Beauty and the Beast
Written by Stephanie Mathison
Summary: Beast works to cure a blind patient named Carly, but is targeted by the Friends of Humanity. Following Jean’s advice, Wolverine uses stealth to infiltrate the FoH’s headquarters and learns more about its founder, Graydon Creed. When the FoH again attacks the hospital and kidnaps a recently cured Carly, Wolverine contacts the X-Men and asks them to bring a hologram projector. With the hologram, Wolverine proves to the FoH that their leader is the son of a mutant, Sabretooth. Carly is rescued, but Beast refuses to pursue their relationship if it means endangering her. Meanwhile, Xavier and Magneto narrowly escape the Savage Land Mutates.
- For perhaps the first time in the show’s continuity, Wolverine’s bare hands are drawn properly without the circular metal housings.
- The doctor working with Beast is named Donald Olson. I wonder if he was originally intended to be Thor’s alter ego, Donald Blake, because there is a resemblance.
- Wolverine gives his name to Graydon Creed as “John Logan.”
- Pictures in Beast’s photo album imply that he slowly grew into his blue, furry state, contradicting the comic book’s continuity that Beast’s blue fur is a result of a serum he ingested.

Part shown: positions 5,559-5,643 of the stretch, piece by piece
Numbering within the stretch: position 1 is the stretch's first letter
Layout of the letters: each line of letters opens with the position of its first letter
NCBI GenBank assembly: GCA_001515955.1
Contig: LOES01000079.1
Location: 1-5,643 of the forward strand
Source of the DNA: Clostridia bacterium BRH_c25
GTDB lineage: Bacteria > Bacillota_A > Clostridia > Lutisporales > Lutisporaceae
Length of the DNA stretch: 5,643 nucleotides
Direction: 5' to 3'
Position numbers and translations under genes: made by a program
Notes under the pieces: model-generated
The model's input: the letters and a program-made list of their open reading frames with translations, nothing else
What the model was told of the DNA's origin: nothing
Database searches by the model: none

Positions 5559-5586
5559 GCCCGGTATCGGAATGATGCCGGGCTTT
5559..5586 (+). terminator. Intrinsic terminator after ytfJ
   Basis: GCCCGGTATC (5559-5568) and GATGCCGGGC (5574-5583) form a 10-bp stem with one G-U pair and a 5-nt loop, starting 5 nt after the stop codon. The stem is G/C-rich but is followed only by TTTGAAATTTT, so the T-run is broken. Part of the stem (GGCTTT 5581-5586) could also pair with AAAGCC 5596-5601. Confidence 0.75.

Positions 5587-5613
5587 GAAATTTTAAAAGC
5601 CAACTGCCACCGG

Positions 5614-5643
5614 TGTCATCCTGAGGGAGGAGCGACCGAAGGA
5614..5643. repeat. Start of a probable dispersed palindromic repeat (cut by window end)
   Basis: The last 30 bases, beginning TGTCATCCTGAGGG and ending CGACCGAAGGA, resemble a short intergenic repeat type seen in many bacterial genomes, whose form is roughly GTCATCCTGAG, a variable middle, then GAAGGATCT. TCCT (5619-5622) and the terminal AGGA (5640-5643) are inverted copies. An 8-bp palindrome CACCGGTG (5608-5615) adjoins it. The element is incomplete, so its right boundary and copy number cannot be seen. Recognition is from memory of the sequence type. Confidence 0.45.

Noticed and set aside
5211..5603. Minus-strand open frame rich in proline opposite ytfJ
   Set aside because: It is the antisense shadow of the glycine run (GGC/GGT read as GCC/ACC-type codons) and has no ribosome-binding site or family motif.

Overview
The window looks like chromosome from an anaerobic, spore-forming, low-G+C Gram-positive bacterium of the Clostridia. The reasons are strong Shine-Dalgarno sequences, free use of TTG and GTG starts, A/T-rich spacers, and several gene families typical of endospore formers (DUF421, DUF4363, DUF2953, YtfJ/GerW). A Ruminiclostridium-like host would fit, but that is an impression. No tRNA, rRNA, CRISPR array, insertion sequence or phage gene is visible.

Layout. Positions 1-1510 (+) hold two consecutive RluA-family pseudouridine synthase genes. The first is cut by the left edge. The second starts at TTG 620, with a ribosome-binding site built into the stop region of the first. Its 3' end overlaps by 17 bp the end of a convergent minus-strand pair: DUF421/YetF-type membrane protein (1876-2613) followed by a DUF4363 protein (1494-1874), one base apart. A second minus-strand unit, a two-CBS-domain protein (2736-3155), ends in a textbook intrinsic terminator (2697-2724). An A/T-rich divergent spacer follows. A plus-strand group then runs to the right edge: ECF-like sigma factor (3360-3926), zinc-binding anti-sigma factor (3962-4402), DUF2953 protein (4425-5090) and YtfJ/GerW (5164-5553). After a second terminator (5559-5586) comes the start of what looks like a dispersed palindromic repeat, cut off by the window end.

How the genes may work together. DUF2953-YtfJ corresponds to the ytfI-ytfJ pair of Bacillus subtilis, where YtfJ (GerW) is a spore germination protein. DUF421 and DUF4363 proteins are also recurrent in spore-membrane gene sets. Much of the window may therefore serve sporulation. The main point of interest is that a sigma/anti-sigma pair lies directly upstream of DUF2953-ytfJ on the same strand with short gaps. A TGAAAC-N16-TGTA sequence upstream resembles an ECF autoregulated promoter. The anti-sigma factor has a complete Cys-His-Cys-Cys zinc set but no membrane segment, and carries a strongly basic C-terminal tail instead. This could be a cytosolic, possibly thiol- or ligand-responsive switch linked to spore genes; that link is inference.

- Sabretooth’s real name is given as “Graydon Creed, Sr.” as opposed to Victor Creed.
- “Beauty and the Beast” is also the name of a comic miniseries featuring a totally unrelated story, starring Beast and Dazzler.
Saban Quality: The Friends of Humanity members have jackets that read “HoH” in one scene.
"Actiiing!": Graydon Creed’s breakdown after he sees the Sabretooth hologram is unbelievable. “I’M NOT LIKE HIM! I’M NOT LIKE HIM! YOU’RE NOT MY FATHER!!!”
I Love the '90s: Wolverine sarcastically suggests a “kinder, gentler way” to stop the FoH, which is a reference to a famous speech given by George H. W. Bush.
Review: Just to be clear, this episode establishes that Beast can cure blindness. Oddly enough, this is never mentioned again, even though it would probably be the greatest publicity battle that mutants could win. Who could hate mutants after one of them literally worked a miracle and cured the blind? Speaking of publicity, what are the Friends of Humanity thinking, attacking a hospital for the blind? This is outrageously stupid, even by the low standards set by Graydon Creed in the comics. So, the premise is a little strained, although the episode does a nice job of just allowing the Beast to be the likeable Beast, which makes the story more palatable. I suspect the entire episode was merely an excuse to have Wolverine use his mind against an enemy while Beast goes berserk, an irony Jubilee helpfully spells out to the audience. Not a bad starting point for a story, although surely there was a more plausible way to get to this point.
Credit to http://marvel.toonzone.net/